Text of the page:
# Thread: a man can swim at 1.4m/s in still water if he wishes to cross a river 180 m wide .. calculate (a) the time it will take

1. (b) the direction he should swim

2.

3. If the river Is Infested with Piranha he wouldn't make it to the other side at all.

4. c) do your own homework.

5. insufficient data to calculate direction.

6. And a good example of poor question found in many math textbooks. No mention of current..which all river's have and the other problem.

This is why kids show up in science courses without a clue how to solve problems, figure out what it's asking, what information is needed, or derive the right equations since they forgot the one they learned by rote and have now forgotten.
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The other problem imagine the question:

A car can travel at 120 mph. How long will it take a man to drive 110 miles from Portland, Maine to Boston.

7. Lynx

55 minutes of drive time
7 hours 14 minutes 39 seconds chatting with cops
so 8 hours 9 minutes 39 seconds(so far)
add in the court appearances to get his driving priveledges back including travel time for another 4 hours and 16 minutes
and we have a grand total of 12 hours 25 minutes and 39 seconds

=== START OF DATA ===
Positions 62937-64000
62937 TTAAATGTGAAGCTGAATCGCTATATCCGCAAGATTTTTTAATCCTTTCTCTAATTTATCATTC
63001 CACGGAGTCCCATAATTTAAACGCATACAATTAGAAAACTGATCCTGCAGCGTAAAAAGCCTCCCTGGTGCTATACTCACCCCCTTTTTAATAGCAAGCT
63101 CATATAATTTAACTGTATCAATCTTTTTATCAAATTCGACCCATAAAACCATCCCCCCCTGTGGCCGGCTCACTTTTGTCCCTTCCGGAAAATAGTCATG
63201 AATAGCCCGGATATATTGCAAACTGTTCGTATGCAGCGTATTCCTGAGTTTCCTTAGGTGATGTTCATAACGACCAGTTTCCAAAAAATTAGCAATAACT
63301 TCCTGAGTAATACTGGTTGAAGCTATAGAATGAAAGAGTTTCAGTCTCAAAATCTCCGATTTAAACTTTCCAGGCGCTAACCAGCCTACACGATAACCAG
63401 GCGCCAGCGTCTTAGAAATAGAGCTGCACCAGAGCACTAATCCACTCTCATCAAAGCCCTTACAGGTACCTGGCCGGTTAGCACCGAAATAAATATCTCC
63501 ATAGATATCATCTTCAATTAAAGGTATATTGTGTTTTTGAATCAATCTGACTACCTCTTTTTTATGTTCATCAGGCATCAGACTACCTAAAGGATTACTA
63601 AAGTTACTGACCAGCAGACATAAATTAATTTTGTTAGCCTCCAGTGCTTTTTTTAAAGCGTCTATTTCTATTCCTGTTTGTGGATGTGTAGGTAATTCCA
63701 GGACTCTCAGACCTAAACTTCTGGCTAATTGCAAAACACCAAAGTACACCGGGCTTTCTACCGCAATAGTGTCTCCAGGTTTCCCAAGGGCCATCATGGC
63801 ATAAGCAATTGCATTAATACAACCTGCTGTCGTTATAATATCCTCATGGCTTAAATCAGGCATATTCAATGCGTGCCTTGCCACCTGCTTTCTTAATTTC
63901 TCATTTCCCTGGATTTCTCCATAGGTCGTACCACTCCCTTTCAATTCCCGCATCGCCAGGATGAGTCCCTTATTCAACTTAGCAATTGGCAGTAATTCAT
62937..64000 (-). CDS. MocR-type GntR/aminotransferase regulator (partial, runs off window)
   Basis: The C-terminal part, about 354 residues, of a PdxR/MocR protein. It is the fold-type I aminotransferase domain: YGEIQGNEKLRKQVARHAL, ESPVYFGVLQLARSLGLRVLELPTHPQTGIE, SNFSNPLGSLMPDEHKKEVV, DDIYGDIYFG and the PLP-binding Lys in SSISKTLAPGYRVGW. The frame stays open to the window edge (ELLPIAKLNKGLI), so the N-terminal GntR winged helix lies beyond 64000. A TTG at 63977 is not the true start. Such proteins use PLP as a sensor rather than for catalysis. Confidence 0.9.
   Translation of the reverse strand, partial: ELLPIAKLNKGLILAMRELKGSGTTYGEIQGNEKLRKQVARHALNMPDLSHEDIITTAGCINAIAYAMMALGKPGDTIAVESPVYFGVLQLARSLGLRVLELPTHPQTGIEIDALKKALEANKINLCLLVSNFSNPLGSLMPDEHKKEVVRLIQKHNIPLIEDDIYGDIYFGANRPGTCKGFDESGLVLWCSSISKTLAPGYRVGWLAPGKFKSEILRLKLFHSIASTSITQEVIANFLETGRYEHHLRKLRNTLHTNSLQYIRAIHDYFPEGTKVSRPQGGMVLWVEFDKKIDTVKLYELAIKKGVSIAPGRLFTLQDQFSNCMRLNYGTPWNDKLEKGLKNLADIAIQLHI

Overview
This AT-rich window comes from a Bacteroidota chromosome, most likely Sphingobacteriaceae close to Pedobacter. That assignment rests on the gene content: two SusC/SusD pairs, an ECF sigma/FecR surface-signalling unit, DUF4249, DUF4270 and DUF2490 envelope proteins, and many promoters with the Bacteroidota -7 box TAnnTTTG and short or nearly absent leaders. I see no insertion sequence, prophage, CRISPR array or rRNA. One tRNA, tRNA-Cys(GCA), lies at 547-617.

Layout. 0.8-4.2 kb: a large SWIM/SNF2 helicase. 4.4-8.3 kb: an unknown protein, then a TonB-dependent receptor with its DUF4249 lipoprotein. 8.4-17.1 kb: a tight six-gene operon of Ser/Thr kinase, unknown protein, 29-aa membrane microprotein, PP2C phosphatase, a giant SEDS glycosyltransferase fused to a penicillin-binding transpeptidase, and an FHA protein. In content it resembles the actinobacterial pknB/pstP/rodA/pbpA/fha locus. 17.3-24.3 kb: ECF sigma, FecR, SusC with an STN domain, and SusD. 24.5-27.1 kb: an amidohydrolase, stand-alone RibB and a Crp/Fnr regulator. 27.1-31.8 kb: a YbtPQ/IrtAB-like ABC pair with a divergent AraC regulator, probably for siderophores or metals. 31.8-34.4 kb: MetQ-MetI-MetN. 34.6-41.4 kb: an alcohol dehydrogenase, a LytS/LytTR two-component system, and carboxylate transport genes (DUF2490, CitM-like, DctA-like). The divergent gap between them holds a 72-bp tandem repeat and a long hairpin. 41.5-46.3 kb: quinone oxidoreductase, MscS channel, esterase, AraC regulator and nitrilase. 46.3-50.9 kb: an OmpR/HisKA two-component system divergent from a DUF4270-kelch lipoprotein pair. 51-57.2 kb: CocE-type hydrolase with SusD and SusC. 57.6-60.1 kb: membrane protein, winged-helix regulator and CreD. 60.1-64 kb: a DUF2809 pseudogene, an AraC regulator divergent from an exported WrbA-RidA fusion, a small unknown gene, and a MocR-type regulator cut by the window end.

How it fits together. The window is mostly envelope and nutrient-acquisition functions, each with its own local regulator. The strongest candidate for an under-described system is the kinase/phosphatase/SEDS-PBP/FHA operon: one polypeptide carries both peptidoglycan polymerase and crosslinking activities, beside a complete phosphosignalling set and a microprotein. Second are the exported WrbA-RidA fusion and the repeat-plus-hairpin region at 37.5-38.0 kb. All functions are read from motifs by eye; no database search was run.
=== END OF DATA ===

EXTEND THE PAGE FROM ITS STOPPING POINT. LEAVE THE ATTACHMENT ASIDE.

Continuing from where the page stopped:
or
we could just drive the speed limit say 65mph
and it would take 1 hour 45 minutes 33.36 seconds.

.........................

8. Originally Posted by Lynx_Fox
And a good example of poor question found in many math textbooks. No mention of current..which all river's have and the other problem.

This is why kids show up in science courses without a clue how to solve problems, figure out what it's asking, what information is needed, or derive the right equations since they forgot the one they learned by rote and have now forgotten.
My Calculus textbook in college contained the claim in the chapter on sinusoids, that pistons in an engine move in Simple Harmonic Motion (SHM), that is, sinusoidally. That is absolutely NOT the case. Just an example.

I have found in later life, that I can much more easily understand and work with some of the tough concepts from back in college days, by somehow viewing terms in practical perspective. Why, I don't know. Sure as hell, age has not made me smarter! For example: Back in Trigonometry, both high school and college, I simply could not comprehend practically the problems involving a rotating part using trig. to identify locations around it's periphery of motion. Typically, a Ferris Wheel, rotating at given speed, diameter given, how high off the ground will a car starting from the bottom be after "x" seconds? I solved those types of "polar trig." problems using conventional non-trigonometric means, to pass the exams. For some reason, today it's clear as a bell to me! Go figure! joc

9. Just the phrase "text book" is enough to give me pause.
Being forced to take 100 and 200 level classes after i had been mostly taking graduate level seminars was the real eye opener.
Many textbooks are poorly written by the poorly informed and poorly motivated.